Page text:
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Research programme on inclusive growth in the Ethiopian apparel export sector receives approximately 10 million DKK

The research programme ’Decent Work and GVC-based Industrialization in Ethiopia’, which is led by professor (MSO) Lindsay Whitfield from Roskilde University, has received the grant from Danida.
Lindsay Whitfield - portræt
Professor (MSO) Lindsay Whitfield is centre leader of Centre of African Economies. Photo: Eva Lykke Jørgensen, RUC Kommunikation & Presse


Sub-Saharan African governments are looking for sectors that can drive inclusive growth in the context of large youth populations, high under- and unemployment, and previous growth trajectories that did not create enough jobs or catalyze economic transformation.

Asia’s and particularly China’s dominance in global apparel exports is set to decline, and at the same time, global apparel buyers are looking to Sub-Saharan countries as the last ‘cheap labor’ frontier for labor-intensive apparel production.

The shift of apparel production to Sub-Saharan Africa could be a win-win situation for global buyers and African governments, firms and workers: finding new low cost sourcing locations, and spurring inclusive industrialization and growth in Sub-Saharan countries where manufacturing sectors are small. Yet, the broader development opportunities available in the first wave of apparel production outsourcing have declined due to changes in the global economy, which have culminated in a ‘supplier squeeze’.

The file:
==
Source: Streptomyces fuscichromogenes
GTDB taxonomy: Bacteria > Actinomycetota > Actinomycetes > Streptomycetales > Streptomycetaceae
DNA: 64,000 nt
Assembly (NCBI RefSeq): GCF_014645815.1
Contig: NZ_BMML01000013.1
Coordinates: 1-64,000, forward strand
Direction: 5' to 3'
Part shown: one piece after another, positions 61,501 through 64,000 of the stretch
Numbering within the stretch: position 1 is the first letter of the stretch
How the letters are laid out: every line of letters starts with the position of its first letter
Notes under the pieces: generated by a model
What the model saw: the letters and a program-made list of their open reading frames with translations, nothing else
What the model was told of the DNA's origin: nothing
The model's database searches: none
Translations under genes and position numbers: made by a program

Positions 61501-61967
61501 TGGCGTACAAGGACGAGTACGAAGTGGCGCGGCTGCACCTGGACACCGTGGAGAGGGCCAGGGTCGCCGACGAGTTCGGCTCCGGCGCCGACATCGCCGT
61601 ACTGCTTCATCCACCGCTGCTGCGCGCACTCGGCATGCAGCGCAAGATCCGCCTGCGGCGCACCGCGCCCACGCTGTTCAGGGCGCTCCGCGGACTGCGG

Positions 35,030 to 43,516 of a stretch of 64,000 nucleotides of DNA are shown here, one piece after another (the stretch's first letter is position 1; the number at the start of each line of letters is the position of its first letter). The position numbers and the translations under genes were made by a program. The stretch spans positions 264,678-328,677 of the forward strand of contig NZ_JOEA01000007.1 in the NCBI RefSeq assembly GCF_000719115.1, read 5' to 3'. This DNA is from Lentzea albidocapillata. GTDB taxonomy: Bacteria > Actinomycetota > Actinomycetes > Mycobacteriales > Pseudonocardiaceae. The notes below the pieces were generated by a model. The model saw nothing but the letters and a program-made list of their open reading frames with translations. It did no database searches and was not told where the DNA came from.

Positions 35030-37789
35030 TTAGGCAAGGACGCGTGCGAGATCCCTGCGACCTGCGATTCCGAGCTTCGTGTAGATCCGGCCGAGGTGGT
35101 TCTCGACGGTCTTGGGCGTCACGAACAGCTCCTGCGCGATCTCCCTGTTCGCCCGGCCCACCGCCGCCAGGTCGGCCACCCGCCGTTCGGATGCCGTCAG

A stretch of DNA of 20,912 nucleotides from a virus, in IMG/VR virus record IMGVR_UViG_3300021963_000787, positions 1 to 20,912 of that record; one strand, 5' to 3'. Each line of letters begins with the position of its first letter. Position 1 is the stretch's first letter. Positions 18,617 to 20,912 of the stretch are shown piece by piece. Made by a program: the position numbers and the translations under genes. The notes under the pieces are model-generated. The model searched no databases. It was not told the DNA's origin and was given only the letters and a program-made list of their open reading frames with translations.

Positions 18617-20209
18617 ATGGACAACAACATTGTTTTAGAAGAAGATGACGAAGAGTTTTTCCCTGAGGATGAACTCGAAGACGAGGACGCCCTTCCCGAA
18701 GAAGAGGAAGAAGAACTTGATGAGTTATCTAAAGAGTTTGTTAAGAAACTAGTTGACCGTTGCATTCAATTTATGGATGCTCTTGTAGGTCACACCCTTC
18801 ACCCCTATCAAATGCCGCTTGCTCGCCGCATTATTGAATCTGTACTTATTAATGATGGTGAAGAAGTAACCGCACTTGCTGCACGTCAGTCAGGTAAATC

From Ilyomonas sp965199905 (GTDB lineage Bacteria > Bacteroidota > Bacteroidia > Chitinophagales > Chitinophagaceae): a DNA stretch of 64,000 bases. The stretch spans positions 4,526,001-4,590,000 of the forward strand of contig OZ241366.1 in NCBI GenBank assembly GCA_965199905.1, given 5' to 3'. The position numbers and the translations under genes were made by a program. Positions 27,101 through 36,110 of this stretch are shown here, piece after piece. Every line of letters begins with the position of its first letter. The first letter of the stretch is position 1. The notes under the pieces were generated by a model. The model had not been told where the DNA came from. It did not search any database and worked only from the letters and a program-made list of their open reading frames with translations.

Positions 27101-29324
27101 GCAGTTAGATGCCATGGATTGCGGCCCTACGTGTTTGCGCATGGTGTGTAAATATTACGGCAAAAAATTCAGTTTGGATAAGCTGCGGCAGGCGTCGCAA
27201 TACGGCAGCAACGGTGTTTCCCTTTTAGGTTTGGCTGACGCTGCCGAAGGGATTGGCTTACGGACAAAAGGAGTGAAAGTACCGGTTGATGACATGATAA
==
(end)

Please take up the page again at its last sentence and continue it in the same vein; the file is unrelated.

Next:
The research programme ’Decent Work and GVC-based Industrialization in Ethiopia’ (EthApparel), which is led by professor (MSO) Lindsay Whitfield from Roskilde University, has received 10,3 million DKK from Danida under the Ministry of Foreign Affairs of Denmark.

“The project EthApparel examines what can be learned from Ethiopia’s experience that could lead to better working conditions and higher wages for apparel workers in the context of ongoing changes in the globalized apparel industry and Ethiopian specificities,” says Lindsay Whitfield.

Ethiopia is one of the newest global apparel sourcing location, and thus its experience has broader relevance for understanding the possibilities and limitations of apparel-based industrialization in the twenty-first century.

The overall objective is to analyze the drivers of, potential for and obstacles to inclusive growth and industrialization and decent work in the Ethiopian apparel export sector. The project will be the first to examine concomitantly the three scales of global buyers, supplier firms, and workers, as well as the agency of these actors and how their interactions produce specific outcomes.